Guwahati: An adult golden tigress that was recently spotted in Assam's Kaziranga National Park, made news headlines because of its colour.Experts and scientists have now come up with an explanation of the rare golden colour of the tigress. Golden colour is "primarily a singular case of colour aberration caused by a unique gene", experts said on Tuesday.
The only such big cat in the Kaziranga National Park, first spotted in 2014 during an all India tiger monitoring exercise, has "lighter yellowish skin tone, narrower black stripes, whiter abdominal and facial regions when compared to a normal Royal Bengal Tiger", Dr Firoz Ahmed, the head of Tiger Research and Conservation Division at NGO Aaryanak, told PTI.
A photograph of the tigress, also known as 'tabby tiger' or 'strawberry tiger' was posted by forest officer Parveen Kaswan on social media. The photos went viral and generated tremendous curiosity among people.
"This individual tigress, in particular, has black stripes which are narrow and less intense in colour, making it appear unique. The expression of colour in animals is controlled by genes and it is natural that hidden genes find expression at times, giving them unique appearance," he said.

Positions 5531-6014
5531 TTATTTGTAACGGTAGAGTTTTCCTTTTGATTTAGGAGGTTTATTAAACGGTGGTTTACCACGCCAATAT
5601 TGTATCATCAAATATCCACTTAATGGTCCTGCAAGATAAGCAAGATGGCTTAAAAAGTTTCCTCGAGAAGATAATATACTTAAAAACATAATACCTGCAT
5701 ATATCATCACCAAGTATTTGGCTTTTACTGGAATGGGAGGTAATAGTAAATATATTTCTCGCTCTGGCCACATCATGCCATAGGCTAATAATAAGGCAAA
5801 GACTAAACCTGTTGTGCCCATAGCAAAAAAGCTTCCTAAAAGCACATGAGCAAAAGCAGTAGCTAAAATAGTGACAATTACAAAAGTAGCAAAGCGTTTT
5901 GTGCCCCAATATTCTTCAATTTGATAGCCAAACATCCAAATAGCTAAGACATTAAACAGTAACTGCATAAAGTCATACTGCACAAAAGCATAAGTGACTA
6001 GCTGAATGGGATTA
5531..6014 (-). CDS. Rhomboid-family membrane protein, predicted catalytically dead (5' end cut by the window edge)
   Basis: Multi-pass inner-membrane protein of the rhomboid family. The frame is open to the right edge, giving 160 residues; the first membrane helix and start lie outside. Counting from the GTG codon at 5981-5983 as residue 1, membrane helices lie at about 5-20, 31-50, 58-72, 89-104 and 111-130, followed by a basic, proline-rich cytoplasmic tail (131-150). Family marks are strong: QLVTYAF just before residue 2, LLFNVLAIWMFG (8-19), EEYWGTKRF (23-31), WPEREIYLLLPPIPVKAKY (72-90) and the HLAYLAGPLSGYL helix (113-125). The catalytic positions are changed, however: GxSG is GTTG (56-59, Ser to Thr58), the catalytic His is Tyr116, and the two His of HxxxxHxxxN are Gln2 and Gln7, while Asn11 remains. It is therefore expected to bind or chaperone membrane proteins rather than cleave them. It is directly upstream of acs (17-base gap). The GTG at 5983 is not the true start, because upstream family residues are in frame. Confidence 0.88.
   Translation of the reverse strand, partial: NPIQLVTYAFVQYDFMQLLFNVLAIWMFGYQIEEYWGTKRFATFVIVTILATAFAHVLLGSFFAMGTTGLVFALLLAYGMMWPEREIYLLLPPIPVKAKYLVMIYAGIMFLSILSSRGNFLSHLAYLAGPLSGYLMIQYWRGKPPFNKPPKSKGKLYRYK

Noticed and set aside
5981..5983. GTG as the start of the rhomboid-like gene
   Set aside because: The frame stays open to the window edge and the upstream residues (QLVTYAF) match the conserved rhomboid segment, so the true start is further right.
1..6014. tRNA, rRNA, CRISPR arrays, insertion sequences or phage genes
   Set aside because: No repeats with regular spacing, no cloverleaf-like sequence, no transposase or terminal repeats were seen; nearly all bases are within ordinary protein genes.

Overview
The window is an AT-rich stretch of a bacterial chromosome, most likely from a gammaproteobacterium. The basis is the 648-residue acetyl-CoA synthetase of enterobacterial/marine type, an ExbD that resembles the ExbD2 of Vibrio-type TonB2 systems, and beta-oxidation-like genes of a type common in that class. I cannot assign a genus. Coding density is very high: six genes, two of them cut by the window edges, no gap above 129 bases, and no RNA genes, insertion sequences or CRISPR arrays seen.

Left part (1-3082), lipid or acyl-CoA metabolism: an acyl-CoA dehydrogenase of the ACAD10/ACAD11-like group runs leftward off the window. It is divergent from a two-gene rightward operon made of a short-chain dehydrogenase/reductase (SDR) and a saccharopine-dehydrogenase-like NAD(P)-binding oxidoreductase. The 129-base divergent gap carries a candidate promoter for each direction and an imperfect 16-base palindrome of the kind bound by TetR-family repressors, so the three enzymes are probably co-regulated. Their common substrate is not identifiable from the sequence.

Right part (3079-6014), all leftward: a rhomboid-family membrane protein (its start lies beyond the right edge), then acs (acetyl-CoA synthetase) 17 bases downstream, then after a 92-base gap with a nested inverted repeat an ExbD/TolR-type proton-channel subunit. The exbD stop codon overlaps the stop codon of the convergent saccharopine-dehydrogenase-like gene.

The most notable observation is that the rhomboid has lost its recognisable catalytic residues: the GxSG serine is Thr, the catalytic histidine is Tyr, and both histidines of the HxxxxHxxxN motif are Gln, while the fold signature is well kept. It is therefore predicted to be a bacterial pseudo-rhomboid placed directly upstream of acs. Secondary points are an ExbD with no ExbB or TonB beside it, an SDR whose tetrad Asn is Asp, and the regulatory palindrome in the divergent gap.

However, the rare golden colour's impact on the behaviour of the tigress is unknown, but it has grown into an adult and is living naturally in Kaziranga, Ahmed added.
Wildlife experts Rabindra Sharma and Kamal Azad have pointed out that colour aberrations are not very common, and only a few are recorded in the wild.
"The biological reason of colour aberration may be due to excessive inbreeding caused by habitat destruction and loss of connectivity," PTI quoted one of the experts.
The recessive genes are showing up due to inbreeding within fragmented population, Sharma, also a research officer in Kaziranga National Park, said.
The finding is not a cause for celebration, but an indication for us to start pondering about better connectivity among the fragmented population of tigers to prevent inbreeding -- one of the serious problems caused due to population decline, the experts said.
The tigress was captured multiple times since 2014. In 2016, she was photographed with another tiger. But it could not be concluded whether the other tiger was her cub or mate due to low quality of the image.
It will be very interesting to find out whether her offsprings will carry her "faulty gene", the two experts added.